Vybz Kartel Throws Dust in the Faces of the Appellate Court Justices

by Leo Gilling

LONDON, England – Thursday, the Privy Council quashed the Adidja Palmer (VK: Vybz Kartel) case. The London-based court ruled that attempts to bribe the trial jury in the original murder case of Clive “Lizard” Williams made the conviction unsafe.

The results of the original conviction we can put aside for now. The decision in 2020 of a three-member Court of Appeals, based on the original case, is a more pressing issue today. The three Court of Appeal Judges, Frank Wiliams, Dennis Morrison, and Patrick Brooks, agreed with the lower courts to uphold the conviction of Adidja Palmer. That court decided on the same inconsistent evidence and did not overturn the lower court’s blatant miscarriage of justice in the defendant’s conviction. A tainted jury in most judicial systems is cause for an immediate mistrial. The Adidja Palmer case should not have continued with a tainted jury.

Vybz Kartel Privy Council
Vybz Kartel

VK has been in prison for approximately ten years now, and the Privy Council, which Jamaica is considering removing as the final court of justice, has decided to quash the case, sending it back to the same Court of Appeals that upheld the decision of the original conviction. Is this decision by the Privy Counsel a slap in the face of our justice system?

At the appellate level in Jamaica, with the evidence presented, the issue will not determine VK’s guilt or innocence but rather a technicality on whether he is freed from imprisonment or retried. Today, this major setback for the local justice system in the Privy Council decision is that this could have been avoided if a retrial had been called in 2014 instead of the final court of justice. A decision on VK’s guilt or innocence would have been decided then. One could now decipher that there was a rush to judgment. It is not impossible now to decide on guilt or innocence. The Court of Appeals in Jamaica must make one of two decisions: free VK or return the case to the lower court for retrial.

A retrial will be costly, and there are other issues with the trial in 2014 if a retrial becomes necessary with the Privy Counsel’s decision. The prosecution must carefully review evidence to determine whether they can win a new trial.   Contaminated evidence has to be removed from the list of evidence to prevent another appellate misstep. For example, they must remove the contaminated cellphone evidence; while in custody, the police made calls from VK’s cell phone. That’s a significant problem. Further, they did not protect the phone’s SD card; this is also tainted evidence. Additionally, Lamar “Wee” Chow’s (prosecution’s prime witness) inconsistent account of seeing the dead body, then retracting his statement (he admitted later that he did not), is useless.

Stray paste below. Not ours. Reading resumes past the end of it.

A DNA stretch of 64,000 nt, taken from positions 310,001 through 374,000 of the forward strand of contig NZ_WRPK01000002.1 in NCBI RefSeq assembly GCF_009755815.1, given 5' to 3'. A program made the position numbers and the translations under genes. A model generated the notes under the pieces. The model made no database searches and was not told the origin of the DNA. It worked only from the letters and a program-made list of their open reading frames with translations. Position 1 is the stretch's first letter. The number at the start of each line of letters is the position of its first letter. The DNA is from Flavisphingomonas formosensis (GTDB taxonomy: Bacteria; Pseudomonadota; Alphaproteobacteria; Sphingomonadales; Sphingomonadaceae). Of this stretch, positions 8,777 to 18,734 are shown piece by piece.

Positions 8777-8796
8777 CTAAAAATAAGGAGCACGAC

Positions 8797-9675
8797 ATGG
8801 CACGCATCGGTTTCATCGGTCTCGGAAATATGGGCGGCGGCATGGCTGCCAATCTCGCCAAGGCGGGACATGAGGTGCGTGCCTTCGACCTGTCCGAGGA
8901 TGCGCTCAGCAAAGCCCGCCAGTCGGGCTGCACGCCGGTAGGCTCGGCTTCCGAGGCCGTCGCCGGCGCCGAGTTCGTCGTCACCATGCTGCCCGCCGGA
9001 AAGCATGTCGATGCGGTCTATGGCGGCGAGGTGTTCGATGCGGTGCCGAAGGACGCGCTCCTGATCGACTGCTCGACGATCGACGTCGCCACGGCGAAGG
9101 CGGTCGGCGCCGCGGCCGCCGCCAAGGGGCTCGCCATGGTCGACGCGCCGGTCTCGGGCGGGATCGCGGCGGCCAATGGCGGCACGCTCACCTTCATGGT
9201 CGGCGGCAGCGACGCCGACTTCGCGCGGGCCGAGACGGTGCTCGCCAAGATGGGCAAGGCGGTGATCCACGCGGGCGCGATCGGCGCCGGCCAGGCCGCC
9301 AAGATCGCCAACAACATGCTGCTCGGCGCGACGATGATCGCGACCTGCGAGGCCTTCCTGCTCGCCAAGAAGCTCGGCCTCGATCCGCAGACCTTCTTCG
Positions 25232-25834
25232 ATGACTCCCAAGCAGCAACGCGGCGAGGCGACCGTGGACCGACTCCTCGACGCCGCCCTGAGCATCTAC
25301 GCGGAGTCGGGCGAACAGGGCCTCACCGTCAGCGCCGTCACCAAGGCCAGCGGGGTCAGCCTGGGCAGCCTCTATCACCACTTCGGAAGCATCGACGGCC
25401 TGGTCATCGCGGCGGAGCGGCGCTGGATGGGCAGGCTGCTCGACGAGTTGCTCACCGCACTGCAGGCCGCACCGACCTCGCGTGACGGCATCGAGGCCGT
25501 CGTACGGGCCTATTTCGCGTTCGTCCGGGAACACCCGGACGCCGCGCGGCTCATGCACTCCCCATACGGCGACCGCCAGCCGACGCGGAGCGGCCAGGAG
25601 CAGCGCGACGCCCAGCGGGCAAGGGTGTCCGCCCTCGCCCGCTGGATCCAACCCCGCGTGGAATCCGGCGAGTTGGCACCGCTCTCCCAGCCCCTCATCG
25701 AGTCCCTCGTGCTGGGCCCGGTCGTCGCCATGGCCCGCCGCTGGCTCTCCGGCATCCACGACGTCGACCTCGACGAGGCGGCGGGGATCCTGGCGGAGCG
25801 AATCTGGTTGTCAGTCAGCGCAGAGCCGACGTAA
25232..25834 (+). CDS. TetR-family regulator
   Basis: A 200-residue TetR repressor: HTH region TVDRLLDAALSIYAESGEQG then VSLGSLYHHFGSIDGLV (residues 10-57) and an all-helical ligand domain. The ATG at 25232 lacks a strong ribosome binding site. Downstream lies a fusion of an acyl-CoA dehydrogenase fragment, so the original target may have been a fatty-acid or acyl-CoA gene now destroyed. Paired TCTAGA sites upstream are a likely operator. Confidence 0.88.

Further, the missing body of the murdered victim, along with other circumstantial evidence, would not be worth entering a retrial. The evidence list in a new trial would look very different from the original one in 2014. A retrial is not a slam dunk.   The prosecution would want first to ascertain that a new jury can return a guilty verdict with the evidence they have. It may not be possible with the existing ones.

Additionally, with ten years of media and public deliberations on Mr. Palmer’s guilt or innocence, the pool of people from whom a jury will be chosen for a retrial is also tainted. With such “dust in the face of Jamaica’s Court of Appeals,” would a retrial be fair to VK and the people of Jamaica?

Ten years is a lot of time taken from a person’s life. The government, like it or not, will be considering whether it wants to afford a liability lawsuit for wrong imprisonment, pain and suffering, loss of revenue, etc. Or pursuing a trial that the people may not want, with less guarantee of conviction, can be a costly venture.

The Vybz Kartel case is likely the most prominent in Jamaica’s history: If VK goes free, will civil society decide to keep the Privy Council? Will questions arise regarding whether Jamaica is ready to take on its final court of justice or agree to accept the Caribbean Court of Justice (CCJ)? Academically, it sounds good to remove the Privy Council, but as of today, pundits will challenge the appellate court’s abilities to make fair and impartial decisions.

With this technical decision, the Privy Council took the burden of proof from VK and placed it in the hands of Jamaica’s justice system. This is unfortunate, but true.  In this situation, it appears that the London-based court is pleading with Jamaica and Jamaicans to retain them as the final court of justice. Is this a valid consideration?

The prosecution case looks bleak with all these very valid issues. Therefore, Mr. Adidja Palmer has a good chance of returning to Jamaica’s streets with his sweet music.